ATLANTA — Delta Air Lines Inc. is expanding a marketing alliance with Midwest Airlines, once an acquisition target of Delta rival AirTran Airways.
Atlanta-based Delta and Milwaukee-based Midwest said Monday they have agreed to a multifaceted alliance that will include reciprocity between their frequent-flier programs, new joint marketing efforts and expanded access to airport lounges throughout North America.
The agreement extends Midwest's marketing agreement with Northwest Airlines to Delta, which acquired Northwest on Oct. 29.
Under the new agreement, Midwest and Delta, which has a hub at Cincinnati/Northern Kentucky International Airport in Erlanger, frequent-flier miles can be earned or redeemed on either airline's network through Delta SkyMiles, Northwest WorldPerks and Midwest Miles.
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The new arrangement will go into effect in June, while the frequent-flier portion of the agreement will begin later this year, the airlines said in a joint statement.
Both airlines will conduct expanded marketing and advertising campaigns to promote the new alliance. They also will expand the existing Midwest-Northwest airport club membership agreement to include Delta Sky Clubs.
Midwest's existing agreement with Northwest will be phased out and replaced with the new Delta agreement.
AirTran, a unit of Florida-based AirTran Holdings Inc., made a hostile takeover bid of $78 million for Midwest in 2005. AirTran raised its offer several times, topping out with one worth an estimated $445 million when it was made in August 2007. Each offer was rejected.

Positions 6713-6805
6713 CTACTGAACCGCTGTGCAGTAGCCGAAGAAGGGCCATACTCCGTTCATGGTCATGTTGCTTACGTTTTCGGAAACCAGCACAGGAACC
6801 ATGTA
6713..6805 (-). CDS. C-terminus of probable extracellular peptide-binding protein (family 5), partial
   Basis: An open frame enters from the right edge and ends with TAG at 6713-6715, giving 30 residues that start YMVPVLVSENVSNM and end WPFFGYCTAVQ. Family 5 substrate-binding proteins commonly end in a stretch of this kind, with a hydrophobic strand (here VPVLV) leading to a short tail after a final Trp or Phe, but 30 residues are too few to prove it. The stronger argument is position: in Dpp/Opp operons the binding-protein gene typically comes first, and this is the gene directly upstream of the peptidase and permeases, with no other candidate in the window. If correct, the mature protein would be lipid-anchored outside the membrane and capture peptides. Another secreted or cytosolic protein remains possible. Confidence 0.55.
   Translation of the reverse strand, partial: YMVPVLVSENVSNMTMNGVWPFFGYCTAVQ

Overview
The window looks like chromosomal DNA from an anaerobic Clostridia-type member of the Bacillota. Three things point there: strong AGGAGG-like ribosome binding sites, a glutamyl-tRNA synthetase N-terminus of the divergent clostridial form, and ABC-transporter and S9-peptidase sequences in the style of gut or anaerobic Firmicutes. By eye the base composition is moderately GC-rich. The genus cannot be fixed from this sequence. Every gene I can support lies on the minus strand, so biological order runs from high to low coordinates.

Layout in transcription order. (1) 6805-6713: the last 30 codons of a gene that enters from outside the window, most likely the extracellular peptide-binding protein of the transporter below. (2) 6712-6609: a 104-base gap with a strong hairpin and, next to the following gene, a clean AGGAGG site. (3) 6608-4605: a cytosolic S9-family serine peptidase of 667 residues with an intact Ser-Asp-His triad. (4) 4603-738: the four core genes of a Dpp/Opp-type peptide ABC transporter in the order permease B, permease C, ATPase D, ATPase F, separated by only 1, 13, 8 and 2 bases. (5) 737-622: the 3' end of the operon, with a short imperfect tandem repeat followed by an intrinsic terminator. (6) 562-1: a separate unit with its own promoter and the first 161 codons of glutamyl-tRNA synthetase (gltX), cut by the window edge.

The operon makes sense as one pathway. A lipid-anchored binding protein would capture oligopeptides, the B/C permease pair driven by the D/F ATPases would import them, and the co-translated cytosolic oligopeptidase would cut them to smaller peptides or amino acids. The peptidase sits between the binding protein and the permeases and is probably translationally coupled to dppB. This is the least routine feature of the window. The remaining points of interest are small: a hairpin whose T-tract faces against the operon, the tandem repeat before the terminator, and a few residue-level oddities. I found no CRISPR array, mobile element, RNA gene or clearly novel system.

Midwest ultimately agreed to be sold to private equity firm TPG Capital for about $450 million.
AirTran executives said recently that they will add service to Milwaukee to continue to try to gain market share from Midwest.
During his prepared remarks in an investor conference Monday, AirTran chief executive Robert Fornaro didn't address the Delta-Midwest alliance specifically, but he did say that AirTran thinks it can grow in Midwest's home base without Midwest. He also cited the weak economy and how it has affected Midwest.
"We're very glad we were unsuccessful with that purchase," Fornaro said. He added, "The opportunity to expand in Milwaukee will be a very good one for us. We didn't have to buy that company. The opportunity is out there because of the poor economy."